Why’d The US Choose Australia Over India As Its Top Anti-Chinese Ally?
The South Asian state can never do all that the continent-sized island nation is capable of when it comes to America’s grand strategic expectations for containing the People’s Republic, including bearing the painful cost of China’s asymmetrical economic and other sorts of responses that are predicted to follow Australia’s decision.
Last week’s creation of the trilateral Australia-UK-US (AUKUS) military alliance against China conspicuously excluded India despite the South Asian state having literally fought an unofficial border war with the People’s Republic last summer. It therefore doesn’t make sense to some observers why India isn’t an official member of this bloc, especially since it’s part of the Quad that Australia and the US also participate in alongside Japan. Although it can be argued that this has actually been a blessing in disguise for India since it’ll therefore enable New Delhi to return to its policy of multi-alignment if its leadership has the political will to pragmatically react that way, this decision still deserves to be analyzed more at length.
The hyperlinked analysis above already points out how India’s refusal to abandon its S-400 deal with Russia was likely the main reason why it wasn’t invited to join this military technology-sharing organization, but there’s more to it than just that. India’s location isn’t advantageous for “containing” China despite what might have previously been thought. In fact, its proximity to the People’s Republic reduces the chances that the South Asian state will always behave as aggressively against China as America expects. This is due to simple pragmatism since India cannot antagonize China indefinitely without bearing enormous costs for doing so.
Australia, by contrast, is geographically distant from China and therefore won’t come under the same type of military pressure from it in response as India would. This grants its leadership greater strategic flexibility for provoking the People’s Republic, or so it thinks. There will of course be economic, financial, and other sorts of asymmetrical consequences, but the kinetic ones are comparatively contained. For this reason, the US is much more confident in Australia’s ability to indefinitely behave aggressively against China than India could ever realistically do.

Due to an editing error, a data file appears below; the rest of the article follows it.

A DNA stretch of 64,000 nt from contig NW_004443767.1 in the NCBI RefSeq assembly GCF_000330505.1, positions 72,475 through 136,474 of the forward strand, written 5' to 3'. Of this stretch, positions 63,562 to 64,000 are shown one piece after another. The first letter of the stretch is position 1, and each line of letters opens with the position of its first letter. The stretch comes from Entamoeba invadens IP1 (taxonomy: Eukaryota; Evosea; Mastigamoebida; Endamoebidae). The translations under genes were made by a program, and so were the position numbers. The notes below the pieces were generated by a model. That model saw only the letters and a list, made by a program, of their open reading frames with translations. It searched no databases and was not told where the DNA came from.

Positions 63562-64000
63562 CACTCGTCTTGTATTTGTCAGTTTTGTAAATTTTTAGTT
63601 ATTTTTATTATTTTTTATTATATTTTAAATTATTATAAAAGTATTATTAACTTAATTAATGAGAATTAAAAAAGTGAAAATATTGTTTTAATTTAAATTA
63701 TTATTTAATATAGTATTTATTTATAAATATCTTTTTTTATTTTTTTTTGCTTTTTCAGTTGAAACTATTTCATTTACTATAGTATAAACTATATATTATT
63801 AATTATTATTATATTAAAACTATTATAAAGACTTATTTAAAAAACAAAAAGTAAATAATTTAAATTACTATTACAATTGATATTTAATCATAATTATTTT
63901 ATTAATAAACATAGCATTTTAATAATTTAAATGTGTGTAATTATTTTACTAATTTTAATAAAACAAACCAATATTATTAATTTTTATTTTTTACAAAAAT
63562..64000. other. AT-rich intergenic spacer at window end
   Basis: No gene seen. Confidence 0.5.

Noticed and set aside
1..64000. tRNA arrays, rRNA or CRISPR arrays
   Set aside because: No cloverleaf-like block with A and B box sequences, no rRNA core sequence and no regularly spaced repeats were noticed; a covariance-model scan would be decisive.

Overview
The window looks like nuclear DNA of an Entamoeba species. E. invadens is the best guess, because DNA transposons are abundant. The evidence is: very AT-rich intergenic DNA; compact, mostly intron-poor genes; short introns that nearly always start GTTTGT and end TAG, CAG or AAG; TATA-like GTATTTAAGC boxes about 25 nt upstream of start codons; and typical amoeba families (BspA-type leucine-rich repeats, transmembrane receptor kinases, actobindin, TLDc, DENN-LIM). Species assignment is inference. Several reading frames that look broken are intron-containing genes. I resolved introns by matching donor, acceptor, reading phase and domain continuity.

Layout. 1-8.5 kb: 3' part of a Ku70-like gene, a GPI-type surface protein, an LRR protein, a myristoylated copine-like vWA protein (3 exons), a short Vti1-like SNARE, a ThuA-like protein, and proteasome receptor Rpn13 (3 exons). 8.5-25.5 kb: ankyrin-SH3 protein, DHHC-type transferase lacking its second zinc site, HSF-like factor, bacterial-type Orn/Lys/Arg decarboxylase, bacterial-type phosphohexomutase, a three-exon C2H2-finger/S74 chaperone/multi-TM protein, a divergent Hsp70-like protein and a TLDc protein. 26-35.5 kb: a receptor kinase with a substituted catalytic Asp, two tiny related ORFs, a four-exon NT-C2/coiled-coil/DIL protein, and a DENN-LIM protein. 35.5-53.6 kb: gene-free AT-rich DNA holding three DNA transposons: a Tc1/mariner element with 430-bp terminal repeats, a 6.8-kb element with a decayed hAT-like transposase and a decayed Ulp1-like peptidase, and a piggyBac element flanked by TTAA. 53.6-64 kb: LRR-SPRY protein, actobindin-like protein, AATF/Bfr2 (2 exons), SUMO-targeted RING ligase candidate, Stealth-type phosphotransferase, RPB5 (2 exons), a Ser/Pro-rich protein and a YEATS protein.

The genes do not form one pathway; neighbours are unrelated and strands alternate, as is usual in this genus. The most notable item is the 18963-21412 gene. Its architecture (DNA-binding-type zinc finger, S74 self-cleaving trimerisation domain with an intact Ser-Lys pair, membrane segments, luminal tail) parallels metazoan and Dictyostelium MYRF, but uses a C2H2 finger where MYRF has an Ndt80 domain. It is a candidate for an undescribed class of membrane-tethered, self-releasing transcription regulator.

On the topic of geography, it should be pointed out that Australia is a continent-sized island nation sitting between the Indian and Pacific Oceans that constitute the US’ recently renamed “INDOPACOM” which operates in what it describes as the “Indo-Pacific”. India is only located in its eponymous ocean while Japan is just in the Pacific so neither of those two have the strategic role that Australia does for America’s grand strategy in this space. The US will now have increased rotational warplane rights and logistical privileges in its AUKUS ally’s territory that will in turn enable the Pentagon to simultaneously project influence and force in both oceans.
Another aspect to draw attention to is how the Australian leadership is united in its belief that China constitutes their most comprehensive national security threat and must therefore be contained by all means possible despite the physical, financial, and other costs involved. India can never have such unity of purpose and the political will to do everything possible to contain China including bearing the self-inflicted costs involved because it cooperates with the People’s Republic through BRICS and the SCO. It also hasn’t fully submitted to America’s anti-Chinese demands over the past few years either since it still practices a form of multi-alignment.
The last factor is taboo to talk about but must nevertheless be addressed, and that’s the so-called “cultural compatibility” between the Anglo-American nations. Cultural and civilizational diversity veritably exist in this world despite the liberal-globalists’ best efforts to erase it by replacing everyone else’s with their own. All cultures, civilizations, religions, etc. should be treated with respect, but their differences also cannot be denied. Simply put, those who comprise the US’ permanent military, intelligence, and diplomatic bureaucracies (“deep state”) find it easier to work with their fellow Anglo-Saxons in Australia than with culturally different India.
With these factors in mind, it becomes obvious in hindsight why Australia was chosen by the US over India to be its top anti-Chinese ally. The South Asian state can never do all that the continent-sized island nation is capable of in these respects when it comes to America’s grand strategic expectations, including bearing the painful cost of China’s asymmetrical economic and other sorts of responses that are predicted to follow Australia’s decision. As was mentioned at the beginning of the analysis, this is actually a blessing in disguise for India since it might hopefully inspire its leadership to return to its policy of multi-alignment and therefore bolster multipolarity.